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Microsoft

Microsoft's IE loses more share, slides to new low

Filed under
Microsoft

computerworld.com: Microsoft Corp.'s Internet Explorer (IE) again lost market share last month, although at a slower rate than the previous two-month stretch, but still ended at a new low of 67.6%.

How Vista's total failure hurt Linux

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Microsoft

blogs.computerworld.com: Once I got a good look at Vista, I knew desktop Linux was in for good times. What I hadn't expected though was that Vista would be such an absolute sales flop that Microsoft would actually reverse course and bring back XP.

What do KDE 4.2 and Windows 7 have in common?

Filed under
KDE
Microsoft

blogs.computerworld: I tried, I really did, to like KDE 4.2 I really didn't like the early versions of KDE 4. I then tried KDE 4.1. I hated it. I kept getting told by people that I just didn't get it.

Microsoft Deserves Some Credit for Reaching Out to Moonlight

Filed under
Microsoft
Software

linuxloop.com: Whatever you might want to say about Microsoft calling Silverlight “crossplatform” and not making a version for Linux, you have to give them credit for what they did leading up to Obama’s inauguraiton.

"In the Middle of Difficulty Lies Opportunity"

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Microsoft

linuxfoundation.org/blog-entry: Today's surprising news of 5,000 Microsoft jobs cut might be good news or bad for Linux, depending on how you look at it. As a Linux advocate, it's very easy to sit here and start spouting off that this is what Microsoft deserves, after running big and bloated for so long.

Ubuntu's Shuttleworth praises Windows 7, welcomes fight

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Microsoft
Interviews
Ubuntu

theregister.co.uk: Speaking with The Reg, the founder of popular Linux distro Ubuntu and chief executive of Canonical called Windows 7 a great operating system.

The facts behind Microsoft's anti-Linux 'Get the Facts' campaign

Filed under
Linux
Microsoft

news.cnet.com: Back in 2002, Jim Allchin was co-president of Microsoft's Platforms and Services Division and was, in his own words, "scared" of the momentum behind Linux, as noted in an email [PDF] sent to several of his direct reports.

Blue Screen of Death (BSOD) Windows 7 Edition

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Microsoft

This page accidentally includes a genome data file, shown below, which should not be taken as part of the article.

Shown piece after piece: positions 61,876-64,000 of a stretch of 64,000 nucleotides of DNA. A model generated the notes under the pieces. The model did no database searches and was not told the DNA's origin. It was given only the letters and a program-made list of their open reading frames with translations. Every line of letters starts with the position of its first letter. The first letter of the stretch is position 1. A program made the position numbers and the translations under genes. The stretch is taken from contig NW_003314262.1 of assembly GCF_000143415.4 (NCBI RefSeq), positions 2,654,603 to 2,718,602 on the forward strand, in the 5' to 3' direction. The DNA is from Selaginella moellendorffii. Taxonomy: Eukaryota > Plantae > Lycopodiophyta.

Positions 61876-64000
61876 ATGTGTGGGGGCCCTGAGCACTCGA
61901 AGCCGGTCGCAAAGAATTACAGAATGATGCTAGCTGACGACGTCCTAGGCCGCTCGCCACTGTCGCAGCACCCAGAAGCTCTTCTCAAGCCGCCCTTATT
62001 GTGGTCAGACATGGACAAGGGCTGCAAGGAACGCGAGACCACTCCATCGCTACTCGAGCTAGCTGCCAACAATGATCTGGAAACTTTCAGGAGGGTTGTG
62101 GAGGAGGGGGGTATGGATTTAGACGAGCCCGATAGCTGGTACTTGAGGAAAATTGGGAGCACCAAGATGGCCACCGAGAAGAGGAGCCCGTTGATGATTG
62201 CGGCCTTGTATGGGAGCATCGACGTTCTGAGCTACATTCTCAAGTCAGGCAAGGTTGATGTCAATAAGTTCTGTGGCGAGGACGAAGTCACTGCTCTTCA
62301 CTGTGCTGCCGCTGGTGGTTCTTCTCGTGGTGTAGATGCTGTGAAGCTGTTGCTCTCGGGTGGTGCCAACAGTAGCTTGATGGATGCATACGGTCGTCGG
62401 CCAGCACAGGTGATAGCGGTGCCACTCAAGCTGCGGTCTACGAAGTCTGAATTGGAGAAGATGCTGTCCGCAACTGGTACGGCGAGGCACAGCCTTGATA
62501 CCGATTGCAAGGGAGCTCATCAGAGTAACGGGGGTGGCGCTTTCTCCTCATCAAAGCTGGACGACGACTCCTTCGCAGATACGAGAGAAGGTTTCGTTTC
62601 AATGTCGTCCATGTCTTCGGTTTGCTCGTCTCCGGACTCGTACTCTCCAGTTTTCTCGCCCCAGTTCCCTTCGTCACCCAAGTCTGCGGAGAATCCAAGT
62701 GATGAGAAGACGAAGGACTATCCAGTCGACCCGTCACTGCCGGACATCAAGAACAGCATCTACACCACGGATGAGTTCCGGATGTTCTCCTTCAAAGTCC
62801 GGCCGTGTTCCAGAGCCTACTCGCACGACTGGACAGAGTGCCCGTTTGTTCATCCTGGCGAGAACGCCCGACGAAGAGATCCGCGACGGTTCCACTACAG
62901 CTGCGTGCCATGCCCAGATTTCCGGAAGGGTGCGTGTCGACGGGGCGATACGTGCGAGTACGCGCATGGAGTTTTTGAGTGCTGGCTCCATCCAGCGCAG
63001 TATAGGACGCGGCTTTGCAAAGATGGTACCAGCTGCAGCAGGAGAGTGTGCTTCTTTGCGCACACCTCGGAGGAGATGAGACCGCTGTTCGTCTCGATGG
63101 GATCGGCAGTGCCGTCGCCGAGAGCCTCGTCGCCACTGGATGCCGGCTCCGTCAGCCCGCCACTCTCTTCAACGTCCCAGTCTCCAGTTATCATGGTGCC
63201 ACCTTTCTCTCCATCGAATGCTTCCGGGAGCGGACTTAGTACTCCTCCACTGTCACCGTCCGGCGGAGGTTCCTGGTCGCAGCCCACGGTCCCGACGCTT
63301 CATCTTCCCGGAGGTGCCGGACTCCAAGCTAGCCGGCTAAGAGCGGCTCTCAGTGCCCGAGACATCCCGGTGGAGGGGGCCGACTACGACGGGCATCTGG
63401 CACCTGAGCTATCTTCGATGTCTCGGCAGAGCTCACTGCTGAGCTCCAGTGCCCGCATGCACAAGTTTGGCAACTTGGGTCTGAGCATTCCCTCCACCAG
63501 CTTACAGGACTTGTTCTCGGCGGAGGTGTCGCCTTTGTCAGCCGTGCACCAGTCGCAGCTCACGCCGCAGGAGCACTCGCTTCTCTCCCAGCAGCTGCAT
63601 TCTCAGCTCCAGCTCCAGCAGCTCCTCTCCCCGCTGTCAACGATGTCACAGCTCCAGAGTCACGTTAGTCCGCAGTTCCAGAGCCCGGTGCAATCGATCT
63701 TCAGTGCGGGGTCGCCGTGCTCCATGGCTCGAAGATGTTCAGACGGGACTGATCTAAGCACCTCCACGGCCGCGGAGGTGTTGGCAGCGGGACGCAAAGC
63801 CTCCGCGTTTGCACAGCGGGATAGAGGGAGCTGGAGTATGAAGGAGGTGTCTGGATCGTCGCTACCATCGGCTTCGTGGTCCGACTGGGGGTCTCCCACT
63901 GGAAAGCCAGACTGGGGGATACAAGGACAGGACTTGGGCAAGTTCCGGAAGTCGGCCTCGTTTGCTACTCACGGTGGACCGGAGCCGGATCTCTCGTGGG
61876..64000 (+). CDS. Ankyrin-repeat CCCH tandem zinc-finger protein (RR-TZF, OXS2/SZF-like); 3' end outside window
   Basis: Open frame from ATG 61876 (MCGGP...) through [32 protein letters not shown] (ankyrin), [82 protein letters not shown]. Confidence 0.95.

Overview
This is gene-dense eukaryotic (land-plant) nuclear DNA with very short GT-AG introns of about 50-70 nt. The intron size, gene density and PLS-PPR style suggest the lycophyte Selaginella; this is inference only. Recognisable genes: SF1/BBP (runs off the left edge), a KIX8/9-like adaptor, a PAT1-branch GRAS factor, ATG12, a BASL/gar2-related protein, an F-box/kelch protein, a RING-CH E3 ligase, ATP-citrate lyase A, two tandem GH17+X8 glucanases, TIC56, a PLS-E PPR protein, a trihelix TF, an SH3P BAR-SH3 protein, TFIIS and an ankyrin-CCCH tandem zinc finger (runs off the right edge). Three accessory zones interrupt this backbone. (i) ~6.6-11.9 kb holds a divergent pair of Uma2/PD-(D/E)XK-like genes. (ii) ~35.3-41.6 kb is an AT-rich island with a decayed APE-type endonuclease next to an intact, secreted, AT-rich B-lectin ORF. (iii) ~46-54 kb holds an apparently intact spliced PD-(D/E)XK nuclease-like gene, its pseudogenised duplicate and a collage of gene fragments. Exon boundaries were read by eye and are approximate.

junauza.com: Windows 7, the much-hyped upcoming version of Windows operating system is now in Beta. And though it’s kind of promising based on reading some of the positive reviews, I know you all love seeing the infamous Blue Screen of Death.

What’s New In Windows 7?

Filed under
Linux
Microsoft

workswithu.com: Many of the new features planned for the next release of Windows, however, seem more like catch-up than innovation. In particular, here’s a list of features new to Windows that have been around in the Linux world for more than a little while

Windows 7, A Linux User's Perspective

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Microsoft

linuxjournal.com: It’s no secret that I’m a Linux fan. I love it. I use it. I tell of its goodness far and wide. It’s also true, however, that I administer and use a variety of operating systems throughout any given day. This week, I tried out Windows 7 Beta.

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In wake of Anonabox, more crowdsourced Tor router projects make their pitch

Last week, Ars reported on the story of Anonabox, an effort by a California developer to create an affordable privacy-protecting device based on the open source OpenWRT wireless router software and the Tor Project’s eponymous Internet traffic encryption and anonymization software. Anonabox was pulled from Kickstarter after accusations that the project misrepresented its product and failed to meet some basic security concerns—though its developers still plan to release their project for sale through their own website. But Anonabox’s brief campaign on Kickstarter has demonstrated demand for a simple, inexpensive way to hide Internet traffic from prying eyes. And there are a number of other projects attempting to do what Anonabox promised. On Kickstarter competitor Indiegogo there’s a project called Invizbox that looks almost identical to Anonabox—except for the approach its team is taking to building and marketing the device. Read more

Debian Now Defaults To Xfce On Non-x86 Desktops

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Phoenix Is Trying To Be An Open Version Of Apple's Swift

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Google Chromebook quietly takes aim at the enterprise

Google's Chromebook is a cheap alternative to a more expensive Windows or Mac PC or laptop, but up until recently it lacked any specific administrative oversight tools for enterprise IT. While IT might have liked the price tag, they may have worried about the lack of an integrated tool suite for managing a fleet of Chromebooks. That's changed with release of Chromebook for Work, a new program designed to give IT that control they crave for Chromebooks. Read more